One major drug company already has a toehold here — Merck bought Kirkland-based Rosetta Inpharmatics two years ago, then decided to move the operation into a new building at South Lake Union to be near the Hutchinson Center and the UW.
Jeff Brotman, UW Regent and co-founder of Costco Wholesale, said he's convinced that biomedical research may be one of the few industries that can rev up Seattle's economic future and believes the Gates gift will be a "transformational event."
He's out trying to make another one happen by raising $60 million from the business community to help the UW lease space in South Lake Union. Fund raising has not been easy with a sluggish stock market, but Brotman said he is about one-sixth of the way toward the goal.
To push his case, Brotman says that when the UW School of Medicine's expansion into the Gates-funded building and South Lake Union is complete, the school's number of employees will rise from about 14,000 to 24,000 people, and they will earn a combined annual payroll of about $2 billion. That would place the impact of UW medical research, in terms of jobs and payroll, on a par with Microsoft in Washington, he said.
"This will have a tremendous catalytic effect," Brotman said. "If we can combine all of this with South Lake Union, it will change the face of Seattle from an economic standpoint."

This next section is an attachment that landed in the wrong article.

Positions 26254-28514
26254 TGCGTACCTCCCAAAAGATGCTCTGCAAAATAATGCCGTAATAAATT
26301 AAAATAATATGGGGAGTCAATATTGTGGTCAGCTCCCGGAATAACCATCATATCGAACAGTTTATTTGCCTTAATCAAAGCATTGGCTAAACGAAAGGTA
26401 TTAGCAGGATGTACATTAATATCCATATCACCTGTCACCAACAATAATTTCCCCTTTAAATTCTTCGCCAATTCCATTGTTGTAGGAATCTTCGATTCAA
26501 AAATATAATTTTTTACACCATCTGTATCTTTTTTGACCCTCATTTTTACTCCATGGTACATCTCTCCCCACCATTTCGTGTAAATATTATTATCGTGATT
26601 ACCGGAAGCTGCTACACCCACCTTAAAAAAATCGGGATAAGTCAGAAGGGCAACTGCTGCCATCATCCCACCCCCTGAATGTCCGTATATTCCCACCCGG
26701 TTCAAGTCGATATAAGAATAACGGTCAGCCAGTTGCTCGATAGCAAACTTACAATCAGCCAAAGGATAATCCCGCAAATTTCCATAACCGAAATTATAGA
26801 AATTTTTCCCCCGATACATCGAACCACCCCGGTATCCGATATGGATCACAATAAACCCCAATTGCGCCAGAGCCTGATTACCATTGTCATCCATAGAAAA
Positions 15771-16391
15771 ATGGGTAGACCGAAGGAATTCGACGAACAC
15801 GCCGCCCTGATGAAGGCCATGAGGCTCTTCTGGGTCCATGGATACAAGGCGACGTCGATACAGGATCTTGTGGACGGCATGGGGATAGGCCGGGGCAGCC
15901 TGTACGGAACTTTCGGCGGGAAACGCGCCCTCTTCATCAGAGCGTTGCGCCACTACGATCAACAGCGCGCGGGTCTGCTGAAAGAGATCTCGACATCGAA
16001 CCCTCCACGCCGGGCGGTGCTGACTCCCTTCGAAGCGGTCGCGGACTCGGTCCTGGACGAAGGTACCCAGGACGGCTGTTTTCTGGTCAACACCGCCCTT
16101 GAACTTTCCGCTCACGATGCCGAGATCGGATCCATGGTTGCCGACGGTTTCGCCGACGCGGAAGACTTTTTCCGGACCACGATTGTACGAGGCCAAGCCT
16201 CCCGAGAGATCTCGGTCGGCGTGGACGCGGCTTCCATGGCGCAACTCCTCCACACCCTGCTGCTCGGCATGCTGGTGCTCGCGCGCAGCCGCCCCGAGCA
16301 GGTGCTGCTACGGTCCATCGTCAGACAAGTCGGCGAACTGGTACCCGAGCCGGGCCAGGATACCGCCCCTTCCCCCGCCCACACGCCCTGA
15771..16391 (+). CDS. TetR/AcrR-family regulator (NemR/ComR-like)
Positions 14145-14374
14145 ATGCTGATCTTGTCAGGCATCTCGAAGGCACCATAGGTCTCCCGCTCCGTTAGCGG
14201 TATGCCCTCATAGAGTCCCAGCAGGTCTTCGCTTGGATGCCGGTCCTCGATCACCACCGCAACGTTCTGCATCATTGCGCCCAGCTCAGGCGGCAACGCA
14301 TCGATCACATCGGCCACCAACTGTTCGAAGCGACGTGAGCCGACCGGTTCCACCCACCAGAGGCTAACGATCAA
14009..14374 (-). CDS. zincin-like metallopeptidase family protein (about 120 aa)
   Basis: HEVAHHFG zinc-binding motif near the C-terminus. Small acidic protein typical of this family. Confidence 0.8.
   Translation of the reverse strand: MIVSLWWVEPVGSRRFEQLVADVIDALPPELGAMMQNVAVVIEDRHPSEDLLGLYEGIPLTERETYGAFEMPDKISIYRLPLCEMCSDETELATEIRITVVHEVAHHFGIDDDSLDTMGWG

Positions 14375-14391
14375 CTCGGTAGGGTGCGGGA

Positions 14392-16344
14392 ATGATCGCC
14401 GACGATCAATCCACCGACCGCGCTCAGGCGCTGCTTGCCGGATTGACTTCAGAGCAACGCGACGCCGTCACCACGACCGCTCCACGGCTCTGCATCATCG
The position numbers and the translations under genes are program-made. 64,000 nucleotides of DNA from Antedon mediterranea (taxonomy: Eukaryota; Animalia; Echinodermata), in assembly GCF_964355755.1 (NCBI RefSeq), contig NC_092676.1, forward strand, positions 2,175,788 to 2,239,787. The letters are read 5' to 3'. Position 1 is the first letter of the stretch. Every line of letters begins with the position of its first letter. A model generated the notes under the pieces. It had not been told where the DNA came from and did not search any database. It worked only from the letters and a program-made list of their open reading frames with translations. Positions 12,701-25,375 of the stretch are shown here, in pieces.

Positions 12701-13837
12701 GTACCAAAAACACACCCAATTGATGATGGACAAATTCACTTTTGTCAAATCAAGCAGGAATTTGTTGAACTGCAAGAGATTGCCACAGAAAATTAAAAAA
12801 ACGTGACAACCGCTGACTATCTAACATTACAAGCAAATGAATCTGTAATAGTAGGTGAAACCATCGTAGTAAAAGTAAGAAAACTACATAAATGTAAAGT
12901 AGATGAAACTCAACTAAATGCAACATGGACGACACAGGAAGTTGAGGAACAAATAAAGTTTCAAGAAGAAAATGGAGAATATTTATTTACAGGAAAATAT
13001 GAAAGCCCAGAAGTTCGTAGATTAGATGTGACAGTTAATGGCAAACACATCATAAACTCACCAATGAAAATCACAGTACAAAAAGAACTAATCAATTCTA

Gates said his gift is a rare one that's intended to support his interests in the Northwest, education and the future of medicine. He said he has read papers by the UW scientists, met some of them and spent a lot of time with Ramsey.
"I admire him quite a bit, and all the different scientists here," he said.
Gates, the world's richest man, also has a personal connection to medical advances. He saw some new drugs for breast cancer were on the cusp of becoming available when his mother, Mary, a former UW Regent, died of the disease in 1994.
"Certainly advances in cancer make you think about people you care about who could have been saved if the technology was there," Gates said. "It would be great if progress was made there. If you think of the next 20 years, I'm confident those kind of advances will take place."
Luke Timmerman: 206-515-5644 or firstname.lastname@example.org